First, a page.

In Anthony Hudson's nine years living in Bowie with his wife and children, not once has someone made the family feel unwelcome, he said yesterday.
"It's a very diverse neighborhood," said Hudson, who is African American. "Nothing like this has ever happened in our neighborhood, not since we've been here."
But Tuesday night, someone painted racial slurs on the side of his brick house, in the 3100 block of Belair Drive, including "KKK" and a crudely drawn swastika. Prince George's County police are investigating the case as a hate crime.
"It seemed targeted at us because of what was painted, but I just don't know," Hudson said.
When police officers arrived at Hudson's house about 10:30 p.m. Tuesday, one of them told him that similar vandalism had occurred that evening in the same area, between Annapolis Road and Laurel-Bowie Road. In those cases, racial epithets and symbols were painted in the same colors, black and red, on nine vehicles, including a marked Prince George's police car. None of the other victims was African American, police said.
"We're treating the incidents as if they were committed by the same person," said Cpl. Joe Merkel, a police spokesman. "It appears that way. But we don't yet know who did it or why, whether they knew the victims or not. It's a wide-open case right now."
Investigators returned to the neighborhood yesterday to question residents about what they might have seen Tuesday night. Police said the incidents probably occurred between 7 and 10 p.m.
Hudson said he was eating supper in the dining room with his family about 7:30 but did not hear anything unusual outside his house, which sits on a corner. Not until a neighbor knocked on his door about 10 p.m. did he realize something had happened.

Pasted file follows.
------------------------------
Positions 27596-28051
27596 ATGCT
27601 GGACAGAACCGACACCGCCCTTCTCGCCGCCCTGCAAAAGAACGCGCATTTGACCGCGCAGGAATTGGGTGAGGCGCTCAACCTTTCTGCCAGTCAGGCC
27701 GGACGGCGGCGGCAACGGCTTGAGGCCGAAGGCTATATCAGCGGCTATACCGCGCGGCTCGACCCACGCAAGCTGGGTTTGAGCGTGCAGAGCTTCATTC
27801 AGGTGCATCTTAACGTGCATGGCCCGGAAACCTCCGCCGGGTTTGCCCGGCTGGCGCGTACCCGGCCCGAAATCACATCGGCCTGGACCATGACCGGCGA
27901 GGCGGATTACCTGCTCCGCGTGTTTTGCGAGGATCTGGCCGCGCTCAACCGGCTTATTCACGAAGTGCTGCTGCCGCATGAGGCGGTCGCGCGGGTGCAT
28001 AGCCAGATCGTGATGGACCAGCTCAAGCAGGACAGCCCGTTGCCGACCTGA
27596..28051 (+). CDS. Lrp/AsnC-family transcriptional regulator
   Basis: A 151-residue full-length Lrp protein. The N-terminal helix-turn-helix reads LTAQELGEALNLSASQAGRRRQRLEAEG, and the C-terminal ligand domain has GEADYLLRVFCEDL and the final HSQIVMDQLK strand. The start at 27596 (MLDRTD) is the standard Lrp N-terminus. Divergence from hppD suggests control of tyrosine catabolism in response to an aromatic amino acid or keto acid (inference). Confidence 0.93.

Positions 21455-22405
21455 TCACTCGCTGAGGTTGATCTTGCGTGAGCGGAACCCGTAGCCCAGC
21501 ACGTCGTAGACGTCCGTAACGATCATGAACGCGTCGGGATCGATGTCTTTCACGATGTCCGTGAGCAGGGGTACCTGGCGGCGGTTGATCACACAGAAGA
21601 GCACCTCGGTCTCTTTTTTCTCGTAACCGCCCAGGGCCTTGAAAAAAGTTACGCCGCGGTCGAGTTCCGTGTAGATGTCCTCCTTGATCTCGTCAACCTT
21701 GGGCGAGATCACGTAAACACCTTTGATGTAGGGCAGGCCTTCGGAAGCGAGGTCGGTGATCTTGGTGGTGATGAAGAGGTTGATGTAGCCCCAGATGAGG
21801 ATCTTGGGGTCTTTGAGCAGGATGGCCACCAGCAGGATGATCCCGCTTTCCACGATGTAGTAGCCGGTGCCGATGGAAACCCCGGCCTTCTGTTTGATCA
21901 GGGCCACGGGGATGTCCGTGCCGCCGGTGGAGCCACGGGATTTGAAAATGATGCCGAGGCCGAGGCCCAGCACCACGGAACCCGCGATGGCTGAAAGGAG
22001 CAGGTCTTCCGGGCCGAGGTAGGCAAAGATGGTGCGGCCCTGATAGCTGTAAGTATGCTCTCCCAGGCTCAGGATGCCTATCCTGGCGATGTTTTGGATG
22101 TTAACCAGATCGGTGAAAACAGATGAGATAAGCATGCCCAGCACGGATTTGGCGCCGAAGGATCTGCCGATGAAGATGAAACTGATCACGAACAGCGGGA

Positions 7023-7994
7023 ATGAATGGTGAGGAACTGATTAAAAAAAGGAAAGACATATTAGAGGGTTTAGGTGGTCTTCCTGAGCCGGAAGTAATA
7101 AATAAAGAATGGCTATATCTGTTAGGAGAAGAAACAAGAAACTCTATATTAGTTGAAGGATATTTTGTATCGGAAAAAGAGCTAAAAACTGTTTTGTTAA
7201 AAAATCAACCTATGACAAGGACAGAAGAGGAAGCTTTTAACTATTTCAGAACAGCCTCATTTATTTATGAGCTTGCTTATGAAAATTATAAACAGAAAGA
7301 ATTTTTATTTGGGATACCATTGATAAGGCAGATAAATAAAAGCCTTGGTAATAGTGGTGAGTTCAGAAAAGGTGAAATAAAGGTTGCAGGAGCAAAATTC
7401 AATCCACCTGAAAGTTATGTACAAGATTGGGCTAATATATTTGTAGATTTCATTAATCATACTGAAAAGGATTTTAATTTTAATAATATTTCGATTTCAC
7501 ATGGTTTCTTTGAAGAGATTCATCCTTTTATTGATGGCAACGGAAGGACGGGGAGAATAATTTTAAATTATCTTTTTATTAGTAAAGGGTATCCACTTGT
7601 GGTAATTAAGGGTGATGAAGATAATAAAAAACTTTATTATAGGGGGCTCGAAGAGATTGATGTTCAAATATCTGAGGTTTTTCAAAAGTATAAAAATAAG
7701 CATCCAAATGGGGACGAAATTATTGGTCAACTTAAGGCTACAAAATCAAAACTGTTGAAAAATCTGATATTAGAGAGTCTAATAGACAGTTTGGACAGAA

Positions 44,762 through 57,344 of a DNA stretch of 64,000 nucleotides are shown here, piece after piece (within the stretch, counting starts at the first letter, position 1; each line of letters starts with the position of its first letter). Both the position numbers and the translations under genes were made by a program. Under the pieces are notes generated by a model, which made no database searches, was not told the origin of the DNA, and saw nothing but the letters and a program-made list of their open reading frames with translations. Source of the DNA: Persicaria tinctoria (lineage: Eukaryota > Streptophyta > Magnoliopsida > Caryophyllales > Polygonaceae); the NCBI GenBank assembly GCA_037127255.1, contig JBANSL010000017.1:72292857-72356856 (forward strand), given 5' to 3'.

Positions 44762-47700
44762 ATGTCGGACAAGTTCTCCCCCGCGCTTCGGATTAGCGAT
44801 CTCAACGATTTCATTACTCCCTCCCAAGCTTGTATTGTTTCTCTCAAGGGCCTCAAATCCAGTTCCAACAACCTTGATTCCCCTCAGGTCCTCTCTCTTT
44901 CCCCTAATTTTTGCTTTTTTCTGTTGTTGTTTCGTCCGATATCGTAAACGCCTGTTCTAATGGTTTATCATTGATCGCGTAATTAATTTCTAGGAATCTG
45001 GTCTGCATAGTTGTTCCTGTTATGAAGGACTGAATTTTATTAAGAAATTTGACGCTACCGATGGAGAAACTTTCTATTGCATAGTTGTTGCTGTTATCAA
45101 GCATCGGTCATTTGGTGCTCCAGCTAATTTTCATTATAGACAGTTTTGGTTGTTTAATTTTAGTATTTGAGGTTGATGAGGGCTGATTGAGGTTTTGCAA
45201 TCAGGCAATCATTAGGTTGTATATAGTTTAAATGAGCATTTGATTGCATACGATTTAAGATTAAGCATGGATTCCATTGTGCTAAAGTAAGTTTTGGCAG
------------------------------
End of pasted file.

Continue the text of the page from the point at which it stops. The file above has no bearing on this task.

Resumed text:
"My neighbor came home from work late, and he backed his car into his driveway so his front lights faced my house. He noticed it first and came right over," said Hudson, an associate pastor at New Home Baptist Church in Landover. "I just couldn't believe it."
One of Hudson's neighbors said yesterday that she was startled by the crime, the first that she could remember in her five years in the neighborhood.
"It's just a very quiet, nice area, where nothing like this has happened," said Lydia Fitzmaurice, 31, who is white. She stood in the foyer of her house, her four children around her, and added, "The Hudsons are a really wonderful family, and it's shocking to see this happen to them."
Hudson said he hurried to a store late Tuesday to buy blue paint to cover the graffiti. He said he did not want his children to see it, though he told them about it Wednesday after school.
"We essentially told them that someone had written bad things on our house but that the police came. Then they were more interested in what the police officers were wearing," Hudson said, smiling. "I just want to bring exposure to this because I don't want it to happen to anyone else. I'm a forgiving person, but I want the people to be caught."